There’s no way around it: we English teachers are in the business of killing trees. We have a recycling program at school, but it doesn’t work well because nine times out of ten, our custodians dump our recycle bins into the trash. (It’s not their fault; our bins are often mislabeled or overflowing before the recycling folk do their weekly pickup; our custodians are just doing their best to keep our classrooms neat, and they do an excellent job of that).
Recently, I wrote to a local newspaper that was sending me their paper for free as a promotion to stop delivery. That saves on the plastic bags the newspaper comes delivered in. The day after I sent that e-mail, I learned that shredded newspaper was my best weapon against fruit flies, at least until the leaves start falling again. I was still happy to have cancelled my daily delivery, especially since the newspaper generally arrived after I left for work and therefore was a complete waste (also, I subscribe to two newspapers online), but I wasn’t sure what I’d do for carbon supplies.
Then as I was passing back papers to my students, I realized that at the end of each school year, I have tons (hopefully not literally) of students’ papers to dispose of, and few of those papers make it to a recycle bin because of our flawed recycling program. Why not, I thought, fill a big box with compostable paper waste each year and use that to balance out my nitrogen during the winter?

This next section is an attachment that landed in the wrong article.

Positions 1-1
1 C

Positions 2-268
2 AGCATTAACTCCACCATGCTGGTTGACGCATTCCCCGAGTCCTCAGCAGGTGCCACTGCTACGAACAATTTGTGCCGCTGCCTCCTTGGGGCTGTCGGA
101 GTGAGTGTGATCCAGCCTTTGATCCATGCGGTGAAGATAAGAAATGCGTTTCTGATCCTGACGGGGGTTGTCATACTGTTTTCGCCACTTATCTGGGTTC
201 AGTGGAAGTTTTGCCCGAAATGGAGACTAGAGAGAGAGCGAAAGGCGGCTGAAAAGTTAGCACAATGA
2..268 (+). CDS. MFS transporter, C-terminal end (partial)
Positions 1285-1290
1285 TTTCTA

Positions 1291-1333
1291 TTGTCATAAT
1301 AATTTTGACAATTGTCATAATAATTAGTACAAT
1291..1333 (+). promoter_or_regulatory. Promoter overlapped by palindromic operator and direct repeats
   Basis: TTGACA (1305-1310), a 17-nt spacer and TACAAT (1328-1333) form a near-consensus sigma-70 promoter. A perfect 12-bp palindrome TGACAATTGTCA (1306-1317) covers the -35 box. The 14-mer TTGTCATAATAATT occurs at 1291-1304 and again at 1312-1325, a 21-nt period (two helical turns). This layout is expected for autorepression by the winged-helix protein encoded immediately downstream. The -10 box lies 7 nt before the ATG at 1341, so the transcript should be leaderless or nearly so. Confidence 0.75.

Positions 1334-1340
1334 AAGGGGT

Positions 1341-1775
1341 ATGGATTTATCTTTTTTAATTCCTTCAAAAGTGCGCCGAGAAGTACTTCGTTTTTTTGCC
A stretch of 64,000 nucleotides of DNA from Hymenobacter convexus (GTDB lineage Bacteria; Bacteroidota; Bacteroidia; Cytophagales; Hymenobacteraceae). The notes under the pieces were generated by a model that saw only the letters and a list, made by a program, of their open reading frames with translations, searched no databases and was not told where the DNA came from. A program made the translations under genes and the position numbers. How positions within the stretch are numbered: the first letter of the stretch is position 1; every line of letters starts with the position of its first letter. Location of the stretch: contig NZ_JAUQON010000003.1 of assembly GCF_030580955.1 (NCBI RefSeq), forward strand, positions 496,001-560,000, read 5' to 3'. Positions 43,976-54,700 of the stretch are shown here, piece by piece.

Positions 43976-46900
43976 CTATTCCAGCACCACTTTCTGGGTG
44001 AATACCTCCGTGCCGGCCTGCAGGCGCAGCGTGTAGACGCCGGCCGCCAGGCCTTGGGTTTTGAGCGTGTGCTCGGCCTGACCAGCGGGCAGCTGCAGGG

Eventually, I see this as a school-wide program. We already do organic gardening at school, but we haven’t yet started composting. I know at least one science teacher and I want to get that started soon. Once we do, our school’s paper waste could be shredded and become our store of carbon to balance out the nitrogen from school lunch leftovers and clippings from the gardens.
I am still pro-recycling. I’m going to start taking the good-quality white printer paper down to CSULB once a quarter, along with small recyclables that might not get sorted correctly mechanically, but that I can put into the proper bins. But I am excited that the lower quality paper that most of my students do their drafting on will serve a second purpose in my garden.
On a related note, I’m a big fan of papers made from sugarcane bagasse and hemp, but I’m having trouble finding them locally.